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When measuring Young's modulus in a material, does the geometry of the material actually matter? I have seen several references recommend that I use cylindrical pieces. But, wouldn't the tests work just as well using non-cylindrical(ex. rectangular pieces)?

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Young's modulus of a material doesn't depend on geometry. It is a mechanical property of material and depend on its structure. But, we cannot determine Young's modulus of a material by its structural properties experimentally. We (in your case) want to determine $E$ (Young's modulus) by using $E=\large{\frac{PL}{A\delta}}$ in a tension test ($P$ is the tension force,$L$ is the initial length, $A$ is the cross sectional area and $\delta$ is the elongation). So, we should make our experiment conditions ideal as much as possible. For example, we should use a shape that doesn't make stress concentration as much as we can and for this aim cylindrical pieces are better than rectangular pieces.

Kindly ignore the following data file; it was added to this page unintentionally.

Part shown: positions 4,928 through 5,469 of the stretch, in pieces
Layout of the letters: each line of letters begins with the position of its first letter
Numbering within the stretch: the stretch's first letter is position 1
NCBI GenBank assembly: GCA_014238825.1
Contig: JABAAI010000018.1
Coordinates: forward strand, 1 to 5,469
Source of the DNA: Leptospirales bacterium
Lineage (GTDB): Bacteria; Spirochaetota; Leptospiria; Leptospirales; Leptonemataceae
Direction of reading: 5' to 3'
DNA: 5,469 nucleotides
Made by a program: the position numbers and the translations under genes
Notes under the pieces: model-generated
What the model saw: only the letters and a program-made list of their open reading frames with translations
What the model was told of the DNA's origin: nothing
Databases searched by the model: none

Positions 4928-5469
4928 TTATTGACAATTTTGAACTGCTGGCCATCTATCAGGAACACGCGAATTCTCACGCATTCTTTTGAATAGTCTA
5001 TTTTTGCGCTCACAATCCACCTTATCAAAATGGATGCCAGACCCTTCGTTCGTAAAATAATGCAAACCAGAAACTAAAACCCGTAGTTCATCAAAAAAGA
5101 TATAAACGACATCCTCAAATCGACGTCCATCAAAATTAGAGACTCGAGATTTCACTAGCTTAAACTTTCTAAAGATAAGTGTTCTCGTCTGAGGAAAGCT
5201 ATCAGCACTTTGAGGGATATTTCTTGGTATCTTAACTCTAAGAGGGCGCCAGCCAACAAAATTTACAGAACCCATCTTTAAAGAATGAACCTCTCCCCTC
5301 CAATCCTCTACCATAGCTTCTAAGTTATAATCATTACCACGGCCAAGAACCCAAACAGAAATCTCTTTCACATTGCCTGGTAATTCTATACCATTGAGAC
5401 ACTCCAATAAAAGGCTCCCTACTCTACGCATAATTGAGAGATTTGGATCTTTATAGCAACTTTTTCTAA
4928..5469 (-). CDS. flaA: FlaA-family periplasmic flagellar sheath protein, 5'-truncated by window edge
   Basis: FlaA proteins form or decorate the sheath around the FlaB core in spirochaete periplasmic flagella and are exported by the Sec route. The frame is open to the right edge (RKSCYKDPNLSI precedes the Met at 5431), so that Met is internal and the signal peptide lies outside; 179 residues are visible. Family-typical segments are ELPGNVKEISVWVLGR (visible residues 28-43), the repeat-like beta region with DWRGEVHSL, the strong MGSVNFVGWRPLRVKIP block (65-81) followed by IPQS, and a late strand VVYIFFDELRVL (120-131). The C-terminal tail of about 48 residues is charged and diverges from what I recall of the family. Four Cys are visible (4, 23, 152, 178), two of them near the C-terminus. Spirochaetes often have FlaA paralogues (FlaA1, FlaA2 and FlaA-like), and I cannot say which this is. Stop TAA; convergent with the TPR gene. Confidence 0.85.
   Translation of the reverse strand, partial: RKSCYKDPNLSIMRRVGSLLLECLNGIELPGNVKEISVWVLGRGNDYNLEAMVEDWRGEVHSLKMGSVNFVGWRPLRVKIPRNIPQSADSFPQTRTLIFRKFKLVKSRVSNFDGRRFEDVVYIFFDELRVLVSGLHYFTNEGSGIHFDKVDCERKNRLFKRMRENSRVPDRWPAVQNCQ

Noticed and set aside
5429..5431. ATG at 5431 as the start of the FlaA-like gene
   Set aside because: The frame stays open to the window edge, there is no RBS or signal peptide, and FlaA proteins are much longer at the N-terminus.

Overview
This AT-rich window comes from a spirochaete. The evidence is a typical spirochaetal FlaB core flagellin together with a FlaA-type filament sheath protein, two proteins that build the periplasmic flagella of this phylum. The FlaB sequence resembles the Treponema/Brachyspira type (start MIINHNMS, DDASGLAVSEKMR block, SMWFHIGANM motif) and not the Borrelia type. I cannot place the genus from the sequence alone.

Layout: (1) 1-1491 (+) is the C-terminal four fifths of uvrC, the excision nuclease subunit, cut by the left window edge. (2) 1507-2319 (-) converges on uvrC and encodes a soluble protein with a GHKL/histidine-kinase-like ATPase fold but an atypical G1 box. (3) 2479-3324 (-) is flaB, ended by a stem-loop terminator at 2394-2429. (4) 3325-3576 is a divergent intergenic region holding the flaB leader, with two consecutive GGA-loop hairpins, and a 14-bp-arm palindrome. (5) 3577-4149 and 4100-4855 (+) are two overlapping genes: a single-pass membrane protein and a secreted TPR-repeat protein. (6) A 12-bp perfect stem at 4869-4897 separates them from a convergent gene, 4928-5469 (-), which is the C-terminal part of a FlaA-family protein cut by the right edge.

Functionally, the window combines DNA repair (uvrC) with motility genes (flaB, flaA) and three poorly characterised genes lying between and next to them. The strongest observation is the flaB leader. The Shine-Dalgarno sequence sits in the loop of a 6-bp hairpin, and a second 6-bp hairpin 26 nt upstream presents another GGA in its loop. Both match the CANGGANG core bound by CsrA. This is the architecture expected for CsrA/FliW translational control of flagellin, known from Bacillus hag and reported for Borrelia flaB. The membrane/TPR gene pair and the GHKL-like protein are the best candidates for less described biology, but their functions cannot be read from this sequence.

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  • $\begingroup$ Is there a simple explanation why stress concentration is reduced in cylindrical pieces compared to rectangular pieces? $\endgroup$ – user29305 Jul 5 '16 at 9:38
  • $\begingroup$ @AidanRocke Stress concentration in the sharp edges increases. Mathematical calculations of stress concentration are complex and I should confess that I am not familiar with them. Sorry! $\endgroup$ – lucas Jul 6 '16 at 2:25

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